c. 2004 Religion News Service
(Eugene Cullen Kennedy, a longtime observer of the Roman Catholic Church, is professor emeritus of psychology at Loyola University in Chicago and author of “Cardinal Bernardin’s Stations of the Cross,” published by St. Martin’s Press.)
(UNDATED) In the just published “Vows of Silence” (The Free Press), two of America’s most respected religion writers document the life and career of the Rev. Marcial Maciel, founder of the controversial Legion of Christ. Maciel has been protected by Pope John Paul II himself from any investigation of the many accusations of sexual abuse that have been made against Maciel by seminarians and priests of his own religious order.
A hale and hearty Maciel survives, well protected, in Rome, according to Jason Berry, the investigative journalist who 20 years ago courageously broke the first story of clergy sexual abuse and church attempts to cover it up in Louisiana. Berry and Gerald Renner, former religion writer for the Hartford Courant, collaborated in interviewing subjects.
It’s a book that profiles several men in Mexico and the United States who claim they were molested by the charismatic Maciel, a priest known as a great fund-raiser and champion of a supposedly strict old-fashioned Catholicism.
It was the 1989 letter of the Rev. Juan Vaca to Pope John Paul that struck Berry’s conscience. The priest, who had left the legion some years before to work in the Diocese of Rockville Centre, in New York, requested that the pope dispense him from the priesthood. His letter included detailed accusations of Maciel’s sexual exploitation of members of the Legion of Christ. It was Vaca’s third attempt, since 1976, to get the Vatican to investigate Maciel.
These charges, along with testimony from a second ex-Legion priest, had caused Bishop John McGann to send the accusations each time, as required by canon law, to the Vatican. McGann, Berry says, “did the right thing and forwarded them to Rome. But no action was taken.” Berry concluded that, “Either these guys were way off or one of the most powerful priests in Rome was being sheltered from any investigations.”
Further reporting, including the discovery that other bishops, including the late John Cardinal O’Connor of New York, had been telling the pope directly about clergy sex abuse, led Berry and Renner to a reluctant conclusion: The responsibility for the disastrous management of the clerical sex abuse scandal does not fall on an American, or any other, bishops, but on the pope himself.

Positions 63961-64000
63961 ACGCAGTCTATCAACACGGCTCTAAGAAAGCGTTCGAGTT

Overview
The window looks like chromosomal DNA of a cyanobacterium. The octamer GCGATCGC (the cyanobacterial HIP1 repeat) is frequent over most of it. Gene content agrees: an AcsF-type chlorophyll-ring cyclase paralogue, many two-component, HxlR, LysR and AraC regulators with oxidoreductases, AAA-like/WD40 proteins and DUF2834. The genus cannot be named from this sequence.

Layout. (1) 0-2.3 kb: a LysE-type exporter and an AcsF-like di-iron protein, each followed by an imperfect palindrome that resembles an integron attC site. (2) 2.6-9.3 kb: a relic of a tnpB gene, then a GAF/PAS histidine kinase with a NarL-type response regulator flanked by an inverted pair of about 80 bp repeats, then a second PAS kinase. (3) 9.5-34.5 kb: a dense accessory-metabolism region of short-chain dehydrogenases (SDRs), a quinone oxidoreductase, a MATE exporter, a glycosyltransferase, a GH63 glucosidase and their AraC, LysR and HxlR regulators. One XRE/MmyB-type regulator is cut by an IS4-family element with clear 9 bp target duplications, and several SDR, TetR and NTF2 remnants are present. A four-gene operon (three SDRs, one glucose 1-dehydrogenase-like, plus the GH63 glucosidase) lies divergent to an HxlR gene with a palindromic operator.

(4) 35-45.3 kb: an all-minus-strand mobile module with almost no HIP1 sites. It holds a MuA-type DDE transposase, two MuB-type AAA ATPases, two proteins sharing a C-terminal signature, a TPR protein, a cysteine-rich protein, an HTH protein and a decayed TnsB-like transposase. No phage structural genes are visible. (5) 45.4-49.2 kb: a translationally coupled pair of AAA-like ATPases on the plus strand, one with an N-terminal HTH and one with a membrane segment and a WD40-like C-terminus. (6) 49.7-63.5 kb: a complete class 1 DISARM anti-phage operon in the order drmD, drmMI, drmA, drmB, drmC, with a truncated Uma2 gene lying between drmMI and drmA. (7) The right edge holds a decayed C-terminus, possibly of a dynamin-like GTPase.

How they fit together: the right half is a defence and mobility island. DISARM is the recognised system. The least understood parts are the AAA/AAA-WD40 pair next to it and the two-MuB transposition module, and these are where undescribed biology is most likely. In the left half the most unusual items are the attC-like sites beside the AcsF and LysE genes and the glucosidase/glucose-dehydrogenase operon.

For example, in 1993, Archbishop Ronald Mulkerans of Ballarac, Australia, distraught at the impact of the pedophile crisis in his diocese, spoke at length with Pope John Paul. The pope responded by referring to Christ in Gethsemane: “Being in agony he prayed the longer.”
The authors argue that John Paul either did not, or did not want, to understand the gravity of the problem and the direct involvement of Maciel. After charges were formally brought against Maciel in 1988 at the Vatican, Cardinal Joseph Ratzinger stopped the proceedings. Maciel, over the years, had demanded from members of his order not only the traditional vows of poverty, chastity and obedience, but a fourth one _ never to speak ill of him and to inform on those who did.
“The Legion of Christ is building schools across the United States,” Berry says, “using orthodoxy as the lure and claiming that the world is bad and Catholics need to flee it. The archbishop of Atlanta has turned diocesan education over to his group. The legion wants to build a school in Los Angeles and universities in Sacramento and in Westchester County in New York. The legion’s style of psychological coercion leads to strife and splits communities badly. Bishop James Griffin of Columbus, Ohio, investigated and barred the legion from involvement there.”
While ordinary priests can be turned out on a single unproven report of supposed sexual abuse, the 84-year-old Maciel, despite the multiple charges against him, thrives in Rome. The investigative journalists see this polarizing figure, whose model seems less that of St. Francis and more that of Spanish dictator Francisco Franco, as living in the eye of a hurricane that Vatican officials neither understand nor name correctly.
“(The) central issue here,” Berry says, “is structural mendacity, that is, a church institution that cannot tell the truth. The church gets rid of Father Tom Doyle for trying to expose the problem but protects Maciel who is part of the problem.
“Punishing the likes of Doyle and favoring someone like Maciel will bring on a collision of epic proportions: Honest Catholics don’t want a seductive-repressive approach to the crisis. They want the truth.”
MO/JL END KENNEDY